When child care providers join the WeTHRIVE! Child Care Initiative, they commit to providing a healthy environment for the children they serve. Providing “family style” meals is one way they set young children up for a lifetime of healthy eating habits.
A different mealtime strategy
Andrea Liptak, RD, LD, a registered dietitian with Hamilton County Public Health, works with child care providers to help them meet WeTHRIVE! and Ohio Healthy Program guidelines. She explains that family style dining is based on the division of responsibility, considered “the gold standard practice for feeding children.” In the division of responsibility, adults are responsible for the what, when, and where of feeding, while children are responsible for how much and whether they eat the food provided (see below).
“This type of mealtime strategy is very different from those raised to ‘clean their plate,’” Andrea said. “Rather than pressuring children to eat everything on their plate, family style meals encourage them to select and serve foods on their own, developing fine motor skills and teaching them to listen to cues of fullness and hunger.” In family style dining, adults are encouraged to sit with the children, eat the same food, and help guide pleasant mealtime conversation.
Put toddlers in control?!
Where a traditional child care mealtime might involve kids being given a prepared plate of food, family style dining puts more control – and serving utensils – into the hands of young children. This can be a daunting thought. “When family style dining is first introduced to providers, there is almost always skepticism,” Andrea said. They’re afraid that children allowed to make their own choices will never select fruits and vegetables. The potential for spills and messes is another common concern. (See Andrea’s Tips for Successful Family Style Dining at the end of this post.)
Despite this, many WeTHRIVE! child care providers have made the change to family style dining. We recently visited three providers to see how family style meals work for them.
Greater Expectations Learning Center (Finneytown)
At Greater Expectations, family style meals are popular with Viola Kitchen’s class of 5-year-olds. “I think they like the responsibility and getting to make their own choices,” she said. On the day we observed lunch, most of the children took helpings of the fruit (pineapple) and vegetable (green beans). One little girl who initially said “no thank you” to the green beans did take and eat a single green bean with a little encouragement from her teacher and classmates.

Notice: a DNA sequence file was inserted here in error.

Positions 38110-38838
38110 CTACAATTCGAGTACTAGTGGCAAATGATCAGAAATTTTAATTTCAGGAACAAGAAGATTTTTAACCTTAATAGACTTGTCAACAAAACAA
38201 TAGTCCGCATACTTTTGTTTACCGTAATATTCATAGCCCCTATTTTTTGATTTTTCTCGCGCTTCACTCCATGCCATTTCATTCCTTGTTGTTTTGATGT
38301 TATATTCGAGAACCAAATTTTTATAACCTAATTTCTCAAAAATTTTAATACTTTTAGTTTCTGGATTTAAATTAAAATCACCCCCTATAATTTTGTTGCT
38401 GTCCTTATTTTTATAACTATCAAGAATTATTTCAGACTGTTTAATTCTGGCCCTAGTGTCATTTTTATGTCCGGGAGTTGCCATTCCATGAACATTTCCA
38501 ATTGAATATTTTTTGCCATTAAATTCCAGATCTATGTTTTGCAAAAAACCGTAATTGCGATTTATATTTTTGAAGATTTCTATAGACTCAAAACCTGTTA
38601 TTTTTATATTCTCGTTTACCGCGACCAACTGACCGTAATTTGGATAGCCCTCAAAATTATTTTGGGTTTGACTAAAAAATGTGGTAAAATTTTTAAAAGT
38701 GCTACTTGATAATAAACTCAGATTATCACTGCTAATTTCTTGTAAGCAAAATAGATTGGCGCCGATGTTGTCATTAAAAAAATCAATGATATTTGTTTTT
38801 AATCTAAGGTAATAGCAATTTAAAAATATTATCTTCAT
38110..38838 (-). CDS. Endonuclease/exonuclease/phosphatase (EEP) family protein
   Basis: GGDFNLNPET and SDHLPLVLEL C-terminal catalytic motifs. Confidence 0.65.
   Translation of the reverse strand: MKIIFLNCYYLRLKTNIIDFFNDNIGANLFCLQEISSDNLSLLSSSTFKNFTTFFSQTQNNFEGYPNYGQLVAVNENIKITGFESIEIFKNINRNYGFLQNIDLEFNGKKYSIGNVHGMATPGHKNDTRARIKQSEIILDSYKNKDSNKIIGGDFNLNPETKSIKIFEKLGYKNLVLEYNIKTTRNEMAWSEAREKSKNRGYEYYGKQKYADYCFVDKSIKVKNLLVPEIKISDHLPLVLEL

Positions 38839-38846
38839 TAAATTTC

Viola says that when they first tried family style meals, children often overloaded their plates with favorite foods. Now the kids know to take just two scoops the first time a food is passed around. The dish stays on the table and they can have more if they are still hungry.
Corban Learning Center (Mt. Auburn)
Preschoolers at Corban eat meals family style. Center director Ary Underwood-Grant says the children like serving themselves. “They get to control what they’re eating and how much they’re eating,” she said. “Certain kids will take too much, but most will take just what they know they’re going to eat.” And yes, we saw most of them take the fruit and veggie on the day we visited.
Ary’s advice to those wary of family style dining is to be patient and keep practicing. “It won’t be perfect the first time,” she said. “But after a few tries the children will have mastered a new skill and family style dining becomes way easier than one person preparing and passing out 16 plates.”
Complete Care Development Center (Westwood)
Crystal Howard Scott has always served family style in her type B home child care. On our visit, we saw young children pouring their own cups of milk from small, easy-to-handle jugs. “Some people may think it’s messy,” Crystal said. “In the beginning it is, but the more practice they get the more confident and independent they will become.”
And family style dining isn’t just about the food. “We use family style as an activity,” Crystal said. “We’re able to work on turn taking, manners, portion sizes, and fine motor skills.” We noticed that the children were also very engaged when she brought out mealtime “conversation cards.”
Andrea encourages child care providers to introduce family style dining in baby steps. Start out by making snack time family style. Or try family style dining one day a week. You can gradually add days as staff and children become more comfortable.
Children can also practice fine motor skills like scooping and pouring during playtime, Andrea says, using items such as dry beans. When playing outside, kids can practice pouring water into cups without worrying about spills.
It’s worth it
Implementing family style dining in the child care setting is worthwhile, Andrea says, because of the many benefits it provides. Children gain awareness of portion sizes, learn to listen to cues of hunger and fullness, and build positive relationships with adults.
“The autonomy children gain from being able to select their own food choices reduces stress around mealtime, especially when children are introduced to new or less familiar foods,” Andrea added. “Taking the stress out of mealtime and taking the focus off the food helps children to develop a healthy relationship with food.”
That healthy relationship with food, along with other benefits of family style dining, can prevent childhood obesity and give children the healthy start in life they deserve!
More information about family style dining in the child care setting can be found here.